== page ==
Florida's Everglades National Park: Some swamps, marshes and bogs are more dangerous than others...bear in mind depth, animals in the swamps, plant life that can tangle or trip you and reptiles that can attack.  Giant alligators grow up to 8 feet in length; swarms of mosquitoes, spiders and snakes are ready for a meal. There are 4 species of venomous snakes, if disturbed, awaiting you. Vultures can damage your vehicles...windshields, wipers and best to cover your 'wheels’ with a tarp.

I detest snakes, dislike crocodiles and alligators, so this true story really “gives me the creeps!”  Linda, a local bridge friend and her husband spend several weeks in Florida each winter in a townhouse complex that backs on a waterway. Her neighbour one day was  tending to her garden with  back to the brownish water.  Suddenly, her arm was grabbed with teeth sunk deeply into  it and the creature was dragging her toward the waterway.  She screamed which drew attention to  her neighbours.  Frantically, they were able to free her from the alligator at water's edge. Unfortunately, her arm had to be severed just below the elbow.  No one in their neighbourhood had ever seen alligators in this waterway!

Diseases ~ the Ebola Problem: No one knows exactly where the virus comes from or how to stop it from seeding new outbreaks. “First  and foremost is to get the outbreak under control, then go back and find where the source is,” said  a scientist who helped find the bat source of another Ebola-like disease called Marburg. Jonathan Towner works  for the U.S. Center for Disease and Prevention. Plaque was halted after the germ was tied to rat-riding-fleas. With the respiratory disease, Sars, civet cats played a role.  With Typhus, it was lice and with Bird Flu live poultry markets.  Efforts to control Mers, a virus causing sporadic outbreaks in the Middle East, include exploring the role of camels.

Dangers that Lurk in Your Cosmetic Bag: When 2 journalists discovered that formaldehyde was the miracle agent behind their sleek hair-dos, they decided to dig a little further into their beauty products' ingredient lists.  What they found was most terrifying!  That lipstick?  That mascara?  All full of toxic chemicals, as it turns out. The products that we buy and trust they have been vetted and approved by some kind of health organization and that's NOT the case.  (The U.S. Food and Drug Administration of Cosmetics and Colours really oversees the industry in name only.) Some ingredients are also contaminates that enter during the  process of manufacturing.  Consider the “soap lady” at the Farmers' Market, she wouldn't exist if strict laws were regulated.

Dangers that Lurk in Health Supplements: In a world where health consciousness is increasingly more popular each day, major corporations have entered the health supplements  marketplace under new health brands in an attempt to soak up some of the profits.  In doing this, these corporations tend to cut costs by using dangerous fillers and additives that pose a serious risk to your health. These 4 common fillers are your worst nightmare and mega corporations' dreams come true!  Avoid the following:  Nanoparticle Titanium Dioxide (may result in DNA and organ damage); Hidden Hydrogenated Oils (found in Health Food Stores, Pharmacies and Grocery stores); Artificial Colours (used to make vitamins and foods more appealing especially to children); Synthetic Vitamins which actually disrupt the entire endocrine system.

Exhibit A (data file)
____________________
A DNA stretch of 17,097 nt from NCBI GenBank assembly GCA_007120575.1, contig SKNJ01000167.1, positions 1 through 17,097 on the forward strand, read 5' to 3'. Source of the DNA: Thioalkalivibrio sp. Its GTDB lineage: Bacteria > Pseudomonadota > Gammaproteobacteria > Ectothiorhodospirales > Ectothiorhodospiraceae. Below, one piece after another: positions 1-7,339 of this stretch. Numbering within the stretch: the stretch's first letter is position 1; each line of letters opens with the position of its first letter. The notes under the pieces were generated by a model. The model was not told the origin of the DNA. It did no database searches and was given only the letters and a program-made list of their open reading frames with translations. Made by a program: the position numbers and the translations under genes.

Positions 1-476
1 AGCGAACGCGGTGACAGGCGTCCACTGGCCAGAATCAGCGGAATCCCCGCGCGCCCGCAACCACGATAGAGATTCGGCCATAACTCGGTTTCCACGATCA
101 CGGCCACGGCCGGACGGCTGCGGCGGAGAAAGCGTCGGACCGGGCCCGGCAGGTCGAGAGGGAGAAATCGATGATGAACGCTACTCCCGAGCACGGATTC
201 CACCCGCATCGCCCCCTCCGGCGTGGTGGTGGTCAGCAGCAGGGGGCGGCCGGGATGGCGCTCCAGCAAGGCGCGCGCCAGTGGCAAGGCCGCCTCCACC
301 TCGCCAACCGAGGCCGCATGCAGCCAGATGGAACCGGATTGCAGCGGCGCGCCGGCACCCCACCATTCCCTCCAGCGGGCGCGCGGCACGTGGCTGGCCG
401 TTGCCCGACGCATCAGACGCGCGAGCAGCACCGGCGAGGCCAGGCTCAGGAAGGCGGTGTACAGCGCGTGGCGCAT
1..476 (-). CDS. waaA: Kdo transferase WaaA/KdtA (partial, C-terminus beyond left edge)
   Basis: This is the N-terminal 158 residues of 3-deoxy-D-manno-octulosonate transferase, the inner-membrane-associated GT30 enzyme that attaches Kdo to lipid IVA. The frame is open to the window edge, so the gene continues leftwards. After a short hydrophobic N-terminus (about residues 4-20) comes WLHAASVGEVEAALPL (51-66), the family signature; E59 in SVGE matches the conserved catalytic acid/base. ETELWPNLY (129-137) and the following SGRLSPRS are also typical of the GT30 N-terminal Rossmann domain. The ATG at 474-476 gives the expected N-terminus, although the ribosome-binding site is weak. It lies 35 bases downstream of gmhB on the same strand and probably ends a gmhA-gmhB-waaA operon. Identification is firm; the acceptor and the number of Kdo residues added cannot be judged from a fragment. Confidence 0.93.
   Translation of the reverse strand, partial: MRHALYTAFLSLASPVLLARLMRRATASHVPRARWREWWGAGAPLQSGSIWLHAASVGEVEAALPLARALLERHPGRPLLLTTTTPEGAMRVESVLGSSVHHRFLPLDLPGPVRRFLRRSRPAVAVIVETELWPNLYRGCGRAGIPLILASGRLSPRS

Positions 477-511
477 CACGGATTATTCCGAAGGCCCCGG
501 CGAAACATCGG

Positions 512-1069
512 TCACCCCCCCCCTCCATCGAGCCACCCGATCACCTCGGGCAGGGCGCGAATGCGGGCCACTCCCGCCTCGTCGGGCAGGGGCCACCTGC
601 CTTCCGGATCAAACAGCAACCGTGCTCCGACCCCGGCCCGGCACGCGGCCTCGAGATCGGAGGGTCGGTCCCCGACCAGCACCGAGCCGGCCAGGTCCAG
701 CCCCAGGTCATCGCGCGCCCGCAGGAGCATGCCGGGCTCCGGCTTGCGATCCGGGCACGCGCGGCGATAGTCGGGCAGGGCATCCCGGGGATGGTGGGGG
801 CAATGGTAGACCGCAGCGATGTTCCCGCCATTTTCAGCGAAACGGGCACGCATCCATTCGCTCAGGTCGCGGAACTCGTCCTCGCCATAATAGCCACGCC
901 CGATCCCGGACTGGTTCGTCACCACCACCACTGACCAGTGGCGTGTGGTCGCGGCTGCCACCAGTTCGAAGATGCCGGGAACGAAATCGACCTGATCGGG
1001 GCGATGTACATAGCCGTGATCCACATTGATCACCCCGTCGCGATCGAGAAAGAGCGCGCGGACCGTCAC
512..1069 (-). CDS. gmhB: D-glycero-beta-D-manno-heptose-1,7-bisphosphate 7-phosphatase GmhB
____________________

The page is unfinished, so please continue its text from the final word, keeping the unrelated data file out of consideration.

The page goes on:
Hidden Dangers Lurking in Your Tea: Tea is a miraculous thing, bursting with antioxidants and health benefits galore.  Drink it iced in the throes of summer or steaming hot to stave off that winter flu.  Guidelines when purchasing tea: Always choose an organic, non-GMO tea.  Celestial Seasonings is loaded with pesticides; even loose-leaf high-end brands have tested positive for dangers. Don't buy tea that lists “natural flavours” as an ingredient  “Natural Flavours” is a sneaky way to hide ingredients from the consumer, thus making the product appear more natural and pure. Make sure your favourite brand uses safe packing material or stick to loose leaf.  You know those luxury silk sachets...the ones that display your tea so beautifully?  Well, these are not made out of silk...they are made out of plastic!

Hidden Dangers of  Water: Drinking too much water too quickly can kill.  There is such as thing as a fatal water overdose! More than 1/3 of all waterways are reported to be unsuitable for fishing or swimming due to pollution. Rip currents (undertows) can be killing...accounting for more than 80% rescues performed by surf beach life-guards. Storms at sea and on the Great Lakes can result in ships and freighters sinking with lost lives. Extreme flooding can result in excessive damage to properties in both urban and rural areas.
In a Mutts cartoon…
he and Mooch, watching  from the prow of a boat in ocean water, observe a crab enjoying his swim… stunned to be facing a huge whale who opens his wide-gaped mouth saying,  “Ha! Ha!”, then devours  him.  Whale leaps high out of the water joyfully in front of Mutts and Mooch.  Mutts says, “WOW!  Why do whales do that?”  Mooch  replies, “It’s a mystery of life.”

Hidden Dangers Lurking in Plants (with crafty ways to fend off hungry animals). From the Philippines to America there are 10 dangerous plants, most with colourful blossoms.  These plants can can cause pain, sickness or  near-death symptoms.  Even the parts of the oleander are potentially murderous.  Locally here, we are familiar with the Venus Flytrap which can clamp tightly shut in ½ second. Poison Ivy grown in partial shade contains a resinous sap causing severe rash and itching.